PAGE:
About Compile and Run

Published

Howdy! My name is Justin Turpin. I'm a software engineer currently doing devops for a tech company in Newport, California. I've been programming since I was pretty young: as a kid, me and my brother had delusions of grandeur and tried to create a videogame so we could get rich. We started with this software called 3D Rad, then moved on to something called Darkbasic). Since making a game requires slightly more time and expertise than two kids with a free Summer, we never got to make our game that was most likely a terrible ripoff of Halo. Nonetheless, that set us both off on the quest to become effective programmers.

When I was 11 I got this yellow book called "Introduction to Game Programming" or something like that - it contained Visual C++ 6.0 Introductory Edition, the DirectX SDK and a low-poly model animator. I didn't make any games with this, but I did learn a lot of C++, MFC, the Windows API and some DirectX over the next few years. Later I learned how to use wxWidgets as it was the only free cross-platform GUI toolkit at the time. I owe any programming skills I have to freely available C++ tutorials online at the time.

I was introduced to Python 2.4 or 2.5 my Freshman year of high school after my programming teacher had showed me it. I remember being very confused and annoyed that it didn't have a main function, and just executed code from top to bottom. It's interesting how your mind develops an idea of how things should work, and then tries to reject anything that flows contrary to that way.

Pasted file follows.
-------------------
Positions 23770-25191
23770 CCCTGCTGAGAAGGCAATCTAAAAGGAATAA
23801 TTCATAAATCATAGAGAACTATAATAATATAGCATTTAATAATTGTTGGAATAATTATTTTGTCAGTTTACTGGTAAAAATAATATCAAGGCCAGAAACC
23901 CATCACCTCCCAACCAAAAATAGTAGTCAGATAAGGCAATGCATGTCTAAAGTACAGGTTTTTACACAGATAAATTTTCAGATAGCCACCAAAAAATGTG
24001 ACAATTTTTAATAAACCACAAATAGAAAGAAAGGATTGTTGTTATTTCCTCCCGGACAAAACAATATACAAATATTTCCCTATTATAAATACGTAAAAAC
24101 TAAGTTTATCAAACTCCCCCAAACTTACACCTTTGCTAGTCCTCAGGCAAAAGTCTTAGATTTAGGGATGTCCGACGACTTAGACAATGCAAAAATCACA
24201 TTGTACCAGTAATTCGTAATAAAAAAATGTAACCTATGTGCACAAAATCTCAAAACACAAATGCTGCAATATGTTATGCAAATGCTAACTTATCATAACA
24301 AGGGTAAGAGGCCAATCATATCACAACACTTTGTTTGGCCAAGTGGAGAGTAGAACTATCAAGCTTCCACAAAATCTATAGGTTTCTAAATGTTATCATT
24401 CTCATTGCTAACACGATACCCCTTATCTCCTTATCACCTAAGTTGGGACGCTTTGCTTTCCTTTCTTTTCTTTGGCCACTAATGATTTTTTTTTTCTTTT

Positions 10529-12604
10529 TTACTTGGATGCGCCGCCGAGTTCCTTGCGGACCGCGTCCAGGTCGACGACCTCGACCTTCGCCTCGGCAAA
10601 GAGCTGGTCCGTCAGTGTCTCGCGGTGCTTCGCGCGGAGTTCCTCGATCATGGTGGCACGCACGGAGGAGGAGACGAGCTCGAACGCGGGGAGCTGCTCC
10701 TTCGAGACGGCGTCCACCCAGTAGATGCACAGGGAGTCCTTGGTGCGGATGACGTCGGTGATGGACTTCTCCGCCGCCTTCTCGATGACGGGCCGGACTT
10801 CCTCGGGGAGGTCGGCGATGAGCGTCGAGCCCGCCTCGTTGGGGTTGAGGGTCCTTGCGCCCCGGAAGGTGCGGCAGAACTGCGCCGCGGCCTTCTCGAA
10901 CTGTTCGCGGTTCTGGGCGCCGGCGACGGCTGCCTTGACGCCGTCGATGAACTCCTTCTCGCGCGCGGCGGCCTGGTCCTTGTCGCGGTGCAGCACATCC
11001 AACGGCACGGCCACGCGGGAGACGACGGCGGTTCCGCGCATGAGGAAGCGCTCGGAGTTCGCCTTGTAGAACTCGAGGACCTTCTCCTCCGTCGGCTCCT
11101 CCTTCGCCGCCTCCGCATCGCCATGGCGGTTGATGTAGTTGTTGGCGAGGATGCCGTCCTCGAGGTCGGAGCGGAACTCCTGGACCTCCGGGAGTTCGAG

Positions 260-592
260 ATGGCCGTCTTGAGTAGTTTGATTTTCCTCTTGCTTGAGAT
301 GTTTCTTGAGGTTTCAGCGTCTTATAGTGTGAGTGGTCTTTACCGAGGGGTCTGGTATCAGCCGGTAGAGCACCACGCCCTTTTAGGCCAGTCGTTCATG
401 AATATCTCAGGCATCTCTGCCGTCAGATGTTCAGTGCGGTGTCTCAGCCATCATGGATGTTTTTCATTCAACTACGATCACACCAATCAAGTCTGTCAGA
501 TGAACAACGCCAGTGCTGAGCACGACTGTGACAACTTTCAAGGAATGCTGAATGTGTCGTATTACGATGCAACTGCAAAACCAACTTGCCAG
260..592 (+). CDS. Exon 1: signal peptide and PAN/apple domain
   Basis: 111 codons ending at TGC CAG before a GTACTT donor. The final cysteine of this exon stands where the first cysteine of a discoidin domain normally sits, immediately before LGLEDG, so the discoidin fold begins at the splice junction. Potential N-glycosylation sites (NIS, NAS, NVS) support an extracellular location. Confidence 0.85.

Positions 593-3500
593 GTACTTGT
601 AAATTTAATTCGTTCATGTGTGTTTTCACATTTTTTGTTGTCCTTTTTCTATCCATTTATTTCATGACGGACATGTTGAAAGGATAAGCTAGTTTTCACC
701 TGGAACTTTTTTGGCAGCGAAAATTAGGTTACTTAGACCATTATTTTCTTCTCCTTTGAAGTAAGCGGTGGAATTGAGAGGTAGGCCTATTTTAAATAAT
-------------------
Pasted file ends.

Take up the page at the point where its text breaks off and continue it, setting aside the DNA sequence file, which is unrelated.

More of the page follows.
Later I learned enough PHP, MySQL and Javascript to make a terrible blog (why terrible? think about what a 14 year old might blog about). This ended up being convenient as I landed a PHP student job when I was in UC Irvine, and then later as a full stack developer in LA once I was out of college.

Lately I've been playing with Rust and I'm looking forward to what it will do for software development in the next 10 years. I mostly use Python, and I'm trying to branch out more and more.

I've been using a ton of Docker and Kubernetes. Docker is my go-to development tool for anything web related. Kubernetes is criticized as a lot of "hype" in some online communities, but it really does solve a lot of issues related to container orchestration, especially when it comes to volumes.

I have a container running the website and then a container running Traefik which auto-configures Let's Encrypt, published with a Gitlab server. Running in Digitalocean because it's fast and cheap.